It's not that Russian caregivers are unfeeling — indeed, the opposite usually is true, Groark pointed out.

"Many of the children in these homes who are severely disabled don't relate back to the caregivers, and some die. Healthier children are more likely to be adopted by foreigners, or they may go back to their birth families. So, these women don't want to become too attached to the children they work with," she said.

"We're counseling the caregivers about this. In training sessions, we'll talk to them about the importance of emotional attachments in the healthy development of children, and how these kids may come and go but they do benefit from social interaction and seeing the same faces over time."

OCD staff are comparing notes with American hospice workers, who by definition work with people about to die. "The question is, can we translate what they've learned to a baby home environment?" McCall said.

Some caregivers at Baby Home #13 wondered aloud whether providing an emotionally supportive environment might actually harm children who move on to the next level of orphanages, because conditions in the latter generally are worse.

"Rather than dismiss their concern," McCall said, "we came home and contacted three of the world's authorities on this. Then we could go back and tell the caregivers, 'The preponderance of evidence is that older children are likely to fare better in a worse environment if they've experienced a healthy environment at a younger age.'"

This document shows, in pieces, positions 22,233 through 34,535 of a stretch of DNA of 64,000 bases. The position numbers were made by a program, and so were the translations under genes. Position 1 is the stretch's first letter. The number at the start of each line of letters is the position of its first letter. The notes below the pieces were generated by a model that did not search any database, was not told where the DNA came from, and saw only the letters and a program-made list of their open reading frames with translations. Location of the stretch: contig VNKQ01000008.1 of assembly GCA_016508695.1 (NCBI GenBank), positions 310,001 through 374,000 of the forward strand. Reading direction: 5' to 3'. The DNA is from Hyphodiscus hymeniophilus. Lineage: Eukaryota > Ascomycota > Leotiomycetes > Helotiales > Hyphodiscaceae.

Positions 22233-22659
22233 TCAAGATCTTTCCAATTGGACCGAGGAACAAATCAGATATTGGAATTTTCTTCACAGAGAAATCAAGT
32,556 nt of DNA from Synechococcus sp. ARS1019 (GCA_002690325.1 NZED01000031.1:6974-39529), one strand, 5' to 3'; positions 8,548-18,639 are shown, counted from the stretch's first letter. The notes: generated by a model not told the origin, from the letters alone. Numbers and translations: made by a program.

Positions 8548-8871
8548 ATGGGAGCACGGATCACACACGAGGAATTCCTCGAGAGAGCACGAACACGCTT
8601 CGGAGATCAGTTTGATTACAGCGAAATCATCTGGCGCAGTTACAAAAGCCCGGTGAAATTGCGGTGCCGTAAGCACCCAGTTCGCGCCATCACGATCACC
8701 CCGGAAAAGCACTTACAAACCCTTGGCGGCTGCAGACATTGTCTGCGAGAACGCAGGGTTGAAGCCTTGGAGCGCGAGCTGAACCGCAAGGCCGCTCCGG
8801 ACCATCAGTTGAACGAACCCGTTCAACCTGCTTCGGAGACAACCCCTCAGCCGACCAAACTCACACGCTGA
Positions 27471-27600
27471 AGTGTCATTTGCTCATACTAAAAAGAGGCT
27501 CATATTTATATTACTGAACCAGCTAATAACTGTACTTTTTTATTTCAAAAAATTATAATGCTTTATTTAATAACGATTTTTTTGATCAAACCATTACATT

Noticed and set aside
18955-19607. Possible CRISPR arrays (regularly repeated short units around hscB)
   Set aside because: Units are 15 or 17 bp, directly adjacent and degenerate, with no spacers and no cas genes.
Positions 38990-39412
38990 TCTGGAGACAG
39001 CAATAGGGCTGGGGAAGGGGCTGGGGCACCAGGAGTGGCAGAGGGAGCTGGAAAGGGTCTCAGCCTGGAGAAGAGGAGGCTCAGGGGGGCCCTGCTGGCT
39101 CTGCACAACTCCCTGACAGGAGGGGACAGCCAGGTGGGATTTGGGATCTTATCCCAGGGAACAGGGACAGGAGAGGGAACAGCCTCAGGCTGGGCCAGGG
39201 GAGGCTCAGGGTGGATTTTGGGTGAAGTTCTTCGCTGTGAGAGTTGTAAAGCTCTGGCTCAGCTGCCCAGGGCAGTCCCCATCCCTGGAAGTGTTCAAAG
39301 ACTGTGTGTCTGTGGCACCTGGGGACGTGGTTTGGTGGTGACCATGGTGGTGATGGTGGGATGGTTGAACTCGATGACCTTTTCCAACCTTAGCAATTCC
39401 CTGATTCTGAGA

Since 1996, Groark and McCall have been going to St. Petersburg once or twice a year, staying for weeks at a time. "Bob and I aren't seen as visitors anymore," Groark said. "When we go over there, we buy our food in their markets, we negotiate their public transportation — or lack of it — and we live in apartments that are within walking distance of the baby home, just as the caregivers do. We had to be able to witness everything, to be there at the center during all of the shifts to observe staffing patterns and details of the ways care is provided."

McCall, Groark and their Russian co-researchers drew up charts detailing staffing assignments and where children were located according to ages and disabilities. Under the system they are developing, pairs of caregivers will work with the same groups of children every week.